I’m growing older. My once Odin-like vigor for playing searing shred guitar in a metal band is rapidly fading. Much like my also once Odin-like man-frame. I will now, nearing the age of 30, and with no shame, drive down the city streets in my Red Volkswagen Jetta loudly experiencing some wonderful orchestral scores. I’ve traded in technical prowess for melodic sensibility. I’ve given up drinking. I’ve blown off a group of my friends in favor of staying the night alone at home; writing or analyzing. Yes, yes, I am indeed growing older.
I reluctantly wear a tie to work. I flamboyantly roll my eyes at children playing in the streets, making fists and pulling their arms down from the skies in request of my car horn being honked. I’ve decided to stop eating red meat after gaining a quick twenty pounds over the past six months. Funny how we use these words, growing and gaining, as if to elicit some sort of hope from them. What we really mean is not that I’m “growing” older or “gaining” weight; no, I’m simply getting older and gathering pounds.
I’m trading one art for another. I’m all at once learning to appreciate things that would have warranted scoffing and contempt from my younger self and allowing the older me to become increasingly bitter and resentful towards things that same younger self enjoyed. Who was that younger self, anyway? Throwing caution to the wind was better described as strapping inhibitions and restraint to a stick of dynamite.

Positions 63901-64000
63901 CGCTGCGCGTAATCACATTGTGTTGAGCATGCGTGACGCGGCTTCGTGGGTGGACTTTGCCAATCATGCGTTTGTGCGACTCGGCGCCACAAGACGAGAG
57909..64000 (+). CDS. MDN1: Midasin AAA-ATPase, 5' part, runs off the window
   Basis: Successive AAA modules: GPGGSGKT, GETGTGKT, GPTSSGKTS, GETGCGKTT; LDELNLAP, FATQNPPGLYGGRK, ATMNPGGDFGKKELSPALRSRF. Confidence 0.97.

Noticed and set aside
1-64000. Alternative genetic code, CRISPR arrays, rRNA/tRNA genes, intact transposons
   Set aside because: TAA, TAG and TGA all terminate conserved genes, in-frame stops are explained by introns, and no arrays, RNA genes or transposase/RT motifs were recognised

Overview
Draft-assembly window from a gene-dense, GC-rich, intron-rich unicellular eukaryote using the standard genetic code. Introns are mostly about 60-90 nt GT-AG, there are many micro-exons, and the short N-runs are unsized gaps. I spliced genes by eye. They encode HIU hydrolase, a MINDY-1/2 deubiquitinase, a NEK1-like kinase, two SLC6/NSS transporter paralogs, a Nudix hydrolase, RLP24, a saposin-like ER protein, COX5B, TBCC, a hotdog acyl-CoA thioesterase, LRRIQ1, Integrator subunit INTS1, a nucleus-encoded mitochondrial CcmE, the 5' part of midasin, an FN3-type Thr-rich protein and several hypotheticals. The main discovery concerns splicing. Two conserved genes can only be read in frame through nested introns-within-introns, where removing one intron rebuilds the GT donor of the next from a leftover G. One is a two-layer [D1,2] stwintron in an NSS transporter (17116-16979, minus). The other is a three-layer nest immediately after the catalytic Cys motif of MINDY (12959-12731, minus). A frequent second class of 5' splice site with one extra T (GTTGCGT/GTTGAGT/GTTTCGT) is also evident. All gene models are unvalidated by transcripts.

Revelry now seems futile. Yet, it’s not as if I’ve lost my passions in this world. What is the purpose of this struggle to try and remain relevant despite my aging? I’ve watched countless men reach their thirties and fall apart. One day they’re fervently calling their friends creative insults over rounds of Street Fighter and the next they’re asking you if you’ve heard the new U2 album. Is this my future? Will my love of Final Fantasy be traded for a love of some new golf clubs?
I don’t believe it will. I believe that I actually am growing and gaining. My tastes are aging with me. Right along with my experiences and memories. I’m taking those with me. Loss can breed growth and renewal if you paint the picture with an upstroke. So thank you, dear friend, for helping me paint this picture with an upstroke. Though your time was too short, your story was not.